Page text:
Until a group of four High School students went looking, and they did not come home.

Present Day

There was a car in the woods.

Charred. Rusted. Busted.

Picked clean. Shell just a remainder.

No road. No reason. Just there.

Not always in the same place, but there.

No one knew anything, the how or the why.

Tales grew around it.

Some said haunted. Some said the Devil parked it there. Maybe a UFO, with all the disappearances. Or not. No one was really sure. Most didn’t want to know.

I knew.

There was a car in the woods.

 

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Author’s Note:

Welcome to the 2019 AtoZ Blog Challenge. This is my sixth year participating, going back to 2011, the year I started Tale Spinning.

My theme this year is A Car In The Woods. First installment is above. Not every post will be this long. Length will vary. I just needed the “prologue” to set the tone.

Each time I’ve participated has been very different, from Mystery to Horror, from an Apartment Building’s residents to Road Sign drabbles. I just let the creative juices flow.

A Car In The Woods, as stands right now, will be a serialized tale with some interludes. Kind of like last year’s The Abysmal Dollhouse, but, hopefully, a bit tighter. That’s my goal. We’ll see where it goes.

Comments/Feedback is always appreciated. Check out other blogs who are taking this April’s challenge by clicking on The Master List. You’ll find a variety of blogs that you might enjoy.

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TOMORROW, #AtoZ…A Car In The Woods

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A CAR IN THE WOODS

Imagine this…

A writer of blogs, caught in the web of his own making. Unaware of the passing of time.

April 1st didn’t loom.

It pounced, claws sharpened and out, eviscerating the calm he thought he had.

This was a writer with ideas, semi-plans, an insidious inner laugh that sometimes made its way to the surface.

What happens when said writer, so caught up in the travails of his daily life, his existence teetering on the edge of the basest of sanity and the fathomless abyss of madness and despair, is faced with producing 26 tales designed to strike deep in the souls of his readers?

Tune in April 1st, for he is about to enter…

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do do do do, do do do

 

AtoZ Blogging Challenge: Theme Reveal

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#AtoZChallenge 2019 Tenth Anniversary badge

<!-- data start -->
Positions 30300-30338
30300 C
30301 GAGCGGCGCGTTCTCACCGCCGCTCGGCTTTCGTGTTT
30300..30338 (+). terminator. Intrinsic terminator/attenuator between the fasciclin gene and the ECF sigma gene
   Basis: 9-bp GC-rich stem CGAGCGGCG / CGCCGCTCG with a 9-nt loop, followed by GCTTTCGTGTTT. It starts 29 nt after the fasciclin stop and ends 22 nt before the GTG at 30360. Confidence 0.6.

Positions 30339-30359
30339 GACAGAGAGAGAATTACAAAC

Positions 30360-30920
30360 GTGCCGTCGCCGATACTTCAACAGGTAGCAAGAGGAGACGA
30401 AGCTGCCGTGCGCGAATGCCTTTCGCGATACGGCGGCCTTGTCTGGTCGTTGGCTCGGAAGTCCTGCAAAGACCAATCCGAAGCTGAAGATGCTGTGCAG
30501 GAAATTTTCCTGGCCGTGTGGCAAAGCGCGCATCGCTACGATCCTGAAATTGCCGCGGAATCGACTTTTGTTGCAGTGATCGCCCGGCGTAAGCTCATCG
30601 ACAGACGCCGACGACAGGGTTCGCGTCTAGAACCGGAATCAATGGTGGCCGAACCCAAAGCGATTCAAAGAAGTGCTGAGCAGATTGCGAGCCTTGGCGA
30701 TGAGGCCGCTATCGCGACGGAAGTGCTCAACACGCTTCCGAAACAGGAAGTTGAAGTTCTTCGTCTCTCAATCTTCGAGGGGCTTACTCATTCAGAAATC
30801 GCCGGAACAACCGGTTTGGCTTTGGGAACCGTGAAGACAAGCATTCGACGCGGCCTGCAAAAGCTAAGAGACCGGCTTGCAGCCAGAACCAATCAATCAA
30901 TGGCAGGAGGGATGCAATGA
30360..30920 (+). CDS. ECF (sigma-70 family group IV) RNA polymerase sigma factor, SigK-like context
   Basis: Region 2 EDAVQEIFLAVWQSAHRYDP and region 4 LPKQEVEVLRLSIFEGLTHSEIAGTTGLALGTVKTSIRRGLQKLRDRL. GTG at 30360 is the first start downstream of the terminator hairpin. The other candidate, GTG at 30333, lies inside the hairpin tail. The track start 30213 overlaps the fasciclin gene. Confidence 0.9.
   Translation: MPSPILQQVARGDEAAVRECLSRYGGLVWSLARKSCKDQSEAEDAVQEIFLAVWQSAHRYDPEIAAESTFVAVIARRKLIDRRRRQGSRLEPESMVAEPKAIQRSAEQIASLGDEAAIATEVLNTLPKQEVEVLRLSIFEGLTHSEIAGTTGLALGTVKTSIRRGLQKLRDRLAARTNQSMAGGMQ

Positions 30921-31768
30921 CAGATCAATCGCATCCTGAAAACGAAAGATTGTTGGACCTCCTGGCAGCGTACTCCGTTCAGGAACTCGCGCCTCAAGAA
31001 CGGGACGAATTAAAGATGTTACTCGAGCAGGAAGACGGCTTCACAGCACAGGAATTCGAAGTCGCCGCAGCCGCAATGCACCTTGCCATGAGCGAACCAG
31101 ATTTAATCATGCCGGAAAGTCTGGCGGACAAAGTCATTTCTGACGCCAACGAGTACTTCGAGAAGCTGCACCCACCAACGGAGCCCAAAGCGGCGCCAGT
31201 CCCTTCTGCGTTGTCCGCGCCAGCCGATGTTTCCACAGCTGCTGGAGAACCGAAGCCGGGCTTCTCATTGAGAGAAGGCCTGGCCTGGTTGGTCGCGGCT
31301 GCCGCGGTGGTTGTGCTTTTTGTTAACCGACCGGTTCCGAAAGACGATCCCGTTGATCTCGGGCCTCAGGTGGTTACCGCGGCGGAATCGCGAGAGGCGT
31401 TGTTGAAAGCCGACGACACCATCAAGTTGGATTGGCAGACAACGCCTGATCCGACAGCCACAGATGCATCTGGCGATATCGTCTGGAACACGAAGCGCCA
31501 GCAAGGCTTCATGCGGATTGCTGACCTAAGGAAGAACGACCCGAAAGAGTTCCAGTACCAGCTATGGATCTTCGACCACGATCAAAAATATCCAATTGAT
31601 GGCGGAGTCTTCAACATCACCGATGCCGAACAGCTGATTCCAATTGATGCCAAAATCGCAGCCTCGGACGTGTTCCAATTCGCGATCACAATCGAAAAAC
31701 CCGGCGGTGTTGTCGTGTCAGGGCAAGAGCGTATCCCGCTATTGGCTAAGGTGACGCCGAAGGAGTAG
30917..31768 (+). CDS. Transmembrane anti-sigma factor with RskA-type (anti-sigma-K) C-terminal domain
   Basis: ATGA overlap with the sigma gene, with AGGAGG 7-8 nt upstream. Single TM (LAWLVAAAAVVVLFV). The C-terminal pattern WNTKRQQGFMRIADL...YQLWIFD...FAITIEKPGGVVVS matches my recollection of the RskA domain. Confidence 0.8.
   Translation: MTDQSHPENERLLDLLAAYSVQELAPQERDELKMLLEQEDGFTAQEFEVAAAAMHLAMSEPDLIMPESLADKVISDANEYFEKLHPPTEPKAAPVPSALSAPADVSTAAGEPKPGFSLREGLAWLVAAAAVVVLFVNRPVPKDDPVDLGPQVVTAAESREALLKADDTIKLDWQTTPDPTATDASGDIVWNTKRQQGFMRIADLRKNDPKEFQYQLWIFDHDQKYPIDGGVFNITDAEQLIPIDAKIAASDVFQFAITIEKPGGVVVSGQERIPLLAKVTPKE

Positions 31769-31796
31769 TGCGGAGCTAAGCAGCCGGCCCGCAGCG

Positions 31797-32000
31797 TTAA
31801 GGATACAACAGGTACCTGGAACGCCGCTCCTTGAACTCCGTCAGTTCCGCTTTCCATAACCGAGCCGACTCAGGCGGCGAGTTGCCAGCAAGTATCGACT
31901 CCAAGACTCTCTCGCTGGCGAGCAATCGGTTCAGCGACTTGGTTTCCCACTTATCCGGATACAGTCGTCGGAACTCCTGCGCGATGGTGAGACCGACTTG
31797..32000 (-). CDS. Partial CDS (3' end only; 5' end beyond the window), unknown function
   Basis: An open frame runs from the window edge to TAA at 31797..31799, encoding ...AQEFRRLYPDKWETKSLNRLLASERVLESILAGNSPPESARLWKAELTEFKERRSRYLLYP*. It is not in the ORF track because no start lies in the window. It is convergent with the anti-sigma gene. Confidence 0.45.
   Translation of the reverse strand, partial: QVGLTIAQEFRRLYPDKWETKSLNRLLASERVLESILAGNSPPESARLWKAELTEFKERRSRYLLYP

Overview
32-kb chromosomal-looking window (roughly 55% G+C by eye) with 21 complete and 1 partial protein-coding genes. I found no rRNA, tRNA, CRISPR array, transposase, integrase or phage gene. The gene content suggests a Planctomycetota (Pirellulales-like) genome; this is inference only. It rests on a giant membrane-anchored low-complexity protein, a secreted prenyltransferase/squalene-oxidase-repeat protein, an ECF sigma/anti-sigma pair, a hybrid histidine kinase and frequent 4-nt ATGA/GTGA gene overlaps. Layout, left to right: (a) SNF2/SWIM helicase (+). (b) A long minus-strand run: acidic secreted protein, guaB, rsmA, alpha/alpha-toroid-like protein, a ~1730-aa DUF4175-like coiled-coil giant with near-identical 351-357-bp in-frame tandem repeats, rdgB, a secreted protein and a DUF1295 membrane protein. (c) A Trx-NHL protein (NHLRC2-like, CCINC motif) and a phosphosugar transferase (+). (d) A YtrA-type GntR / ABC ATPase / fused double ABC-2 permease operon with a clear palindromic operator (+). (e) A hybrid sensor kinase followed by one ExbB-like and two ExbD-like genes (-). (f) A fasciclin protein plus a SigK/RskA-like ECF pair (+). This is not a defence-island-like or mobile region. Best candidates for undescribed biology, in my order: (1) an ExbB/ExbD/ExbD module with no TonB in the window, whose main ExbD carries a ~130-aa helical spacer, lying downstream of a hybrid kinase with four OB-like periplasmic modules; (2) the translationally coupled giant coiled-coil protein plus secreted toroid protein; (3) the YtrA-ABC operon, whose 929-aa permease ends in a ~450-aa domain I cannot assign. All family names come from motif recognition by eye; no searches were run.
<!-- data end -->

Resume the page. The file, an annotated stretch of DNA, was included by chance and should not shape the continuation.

AtoZ Blogging Challenge: Theme Reveal

Once more unto the breach, dear friends, once more

Starting Monday, April 1, 2019, the AtoZ Blog Challenge begins again.

This will be my sixth time that I am throwing my creative hat into the challenge. I have mainly produced serialized stories that work as short chapters. They have been of various successes, judging by the commentary and friendships I have developed through the challenge.

I am working on taking last year’s story line (The Abysmal Dollhouse) and re-working it into a novel. I’ve been working on it since May/June of last year. That’s why there haven’t been any TAD stories here since the end of April.

So, surprise.

I still love The Case Files of Inspector Khazarian Rovas (April 2016) and The Apartment Building: Swan Rise series (April 2012). I hope to return to both of those one day and take them  to the next step, as well as The Kitsune-Mochi Saga (not an AtoZ story).

AND NOW, THE 2019 THEME REVEAL

A CAR IN THE WOODS



1959. An abandoned car is found in the woods, not near any road, surrounded by trees that left little room for a car to wind up where this one did.

It was discovered by hunters Todd Wilson and Barry Carter. They were following an 8 point Buck for a long winding chase. The Buck kept his life that day. Todd and Barry stopped in their tracks when the sun, which could barely peek through the dense foliage, glinted off something shiny where nothing shiny should have been.

The car they found was in near pristine condition. A cherry red Thunderbird convertible with a 430ci Lincoln Interceptor J-code engine, power steering, power brakes, power windows, a power seat and a new power top.

Nothing was found to identify the owner or even how it got there. Retracing their tracks, they made it back to their truck, eventually, as they got lost once or twice,  and high tailed it to the sheriff’s office.

Inquiries were made. Nothing came of it. It was a puzzle to Sheriff John Miner for the rest of his life, which wasn’t as long lived as he had hoped it would be.

Todd and Barry, meanwhile, made their find profitable, earning free drinks at the Barn House Bar from folks who wanted to know all the details.  As the tellings went on, the story…grew. And it spread to nearby towns, especially one where Todd and Barry went drinking.

People searched for the car. They traveled the forest, thought they saw it, but didn’t. It was the talk of the county. The searching went on for a short while.

Until a group of four High School students did not come home. Neither did a couple of people from the first search party. Then a few more in the second group, looking for both the kids and the two adults who were nowhere to be found.

Then, the stories began.


I hope you return for the 26 parts of A Car In The Woods. Comments are always welcome.